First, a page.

Rosie Is Back From Vacation And Is As "Rosy" As Ever
If listening to Mark Zandi makes you punch your monitor every time, this is, as always, required reading.
IF IT'S NOT A DOUBLE DIP THEN IT'S MR. SOFTEE
Again, U.S. nonfarm payrolls came in weaker than expected, and while some of the components offered up some good news, like a 36,000 rise in manufacturing employment and an uptick in the workweek, the report overall was quite soft. If this were summer school, I’d be tempted to give it a C-minus, and only because after a terrific week vacationing in Chicago, I’m in a generous mood.
The headline came in at -131,000 versus the consensus estimate of -65,000 (private payrolls did rise 71,000 but this was below the 90,000 increase that was widely expected). And, the net revisions to the prior two months was -97,000, so in effect the “level” of employment was 153,000 lower than what the economics community was penning in the for the month. So, the shortfall was even greater than the headline “miss” would suggest, counting in the revisions.
The Establishment survey tends to understate what is happening at the small business level, which is why it is imperative to keep a close eye on the household survey — and employment here contracted 159,000 in July after sliding 301,000 in June and 35,000 in May. Historically, the odds of seeing three whiffs in a row in this survey without the economy either being in a recession or quickly heading into one is 50 to one.
There was palpable relief in some circles that the unemployment rate managed to stabilize at 9.5% in July. The problem here is that the labour force continues to shrink as discouraged workers drop out an alarming rate for an alleged economic recovery — down 181,000 in July and down 1.2 million in the past three months. If the labour force merely stayed the same in the past three months — keeping in mind that in “normal” recoveries the labour force swells as job opportunities expand — the unemployment rate would be sitting at 10½% today. What investors should really be keying on — no doubt the Fed is — is the “employment rate” or the employment-to-population ratio, which fell to 58.4% from 58.5% and is back to where it was at the turn of the year.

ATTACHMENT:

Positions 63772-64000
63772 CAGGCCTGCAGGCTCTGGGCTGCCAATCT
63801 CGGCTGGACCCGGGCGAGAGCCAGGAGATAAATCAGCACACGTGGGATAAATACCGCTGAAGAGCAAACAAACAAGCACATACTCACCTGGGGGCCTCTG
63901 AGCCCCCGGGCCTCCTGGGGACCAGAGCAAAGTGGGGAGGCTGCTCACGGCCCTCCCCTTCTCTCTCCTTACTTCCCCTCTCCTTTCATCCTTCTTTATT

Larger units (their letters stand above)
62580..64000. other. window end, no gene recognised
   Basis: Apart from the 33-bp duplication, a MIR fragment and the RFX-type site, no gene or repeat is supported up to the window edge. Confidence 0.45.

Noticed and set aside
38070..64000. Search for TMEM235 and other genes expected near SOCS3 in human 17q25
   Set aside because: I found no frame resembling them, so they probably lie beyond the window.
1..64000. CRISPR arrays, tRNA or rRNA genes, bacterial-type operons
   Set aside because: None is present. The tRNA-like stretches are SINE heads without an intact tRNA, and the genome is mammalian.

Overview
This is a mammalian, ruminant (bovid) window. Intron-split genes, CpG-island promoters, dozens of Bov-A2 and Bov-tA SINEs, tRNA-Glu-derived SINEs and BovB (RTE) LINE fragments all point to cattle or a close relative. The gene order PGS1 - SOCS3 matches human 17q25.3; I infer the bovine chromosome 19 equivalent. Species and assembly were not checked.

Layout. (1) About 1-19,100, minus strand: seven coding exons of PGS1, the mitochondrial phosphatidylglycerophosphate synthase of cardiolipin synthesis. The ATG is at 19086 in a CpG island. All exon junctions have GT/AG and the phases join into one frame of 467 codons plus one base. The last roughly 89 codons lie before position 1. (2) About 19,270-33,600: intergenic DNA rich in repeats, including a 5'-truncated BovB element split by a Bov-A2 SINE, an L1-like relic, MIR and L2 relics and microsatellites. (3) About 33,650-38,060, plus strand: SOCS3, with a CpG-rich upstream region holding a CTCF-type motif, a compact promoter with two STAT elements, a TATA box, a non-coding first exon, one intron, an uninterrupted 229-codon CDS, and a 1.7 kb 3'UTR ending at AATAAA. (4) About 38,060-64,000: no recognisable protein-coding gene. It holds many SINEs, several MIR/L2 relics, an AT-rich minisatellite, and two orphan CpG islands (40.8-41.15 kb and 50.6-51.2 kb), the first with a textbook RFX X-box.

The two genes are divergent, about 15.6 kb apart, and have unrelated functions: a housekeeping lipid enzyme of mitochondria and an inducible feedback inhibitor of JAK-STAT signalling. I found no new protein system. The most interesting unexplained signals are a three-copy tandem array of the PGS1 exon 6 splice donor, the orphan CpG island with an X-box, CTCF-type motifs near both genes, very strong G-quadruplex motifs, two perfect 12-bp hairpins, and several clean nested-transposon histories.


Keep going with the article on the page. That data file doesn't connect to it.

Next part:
While it was encouraging to see the work week rebound, two other leading indicators of job trends — the direction of revisions and temp agency hiring — point to lingering malaise. In fact, the 5,600 drop in temps was the first decline since last August. And, we already know that 479,000 on jobless claims (a three-month high) is the starting point; therefore, we are likely on our way for another poor August reading on the employment backdrop.
To put it all in context, by this stage of the cycle, fully 31 months after the onset of recession, the U.S. economy has not only recouped all of the losses induced by the prior downturns but employment is already at a new high by now (having smashed the previous pre-recession peak by 1.1 million jobs or 2.3%). And, here we are today, sadly, still 7.7mln (or 5.6%) below the December 2007 peak. It will probably take at least five years to climb out of this hole.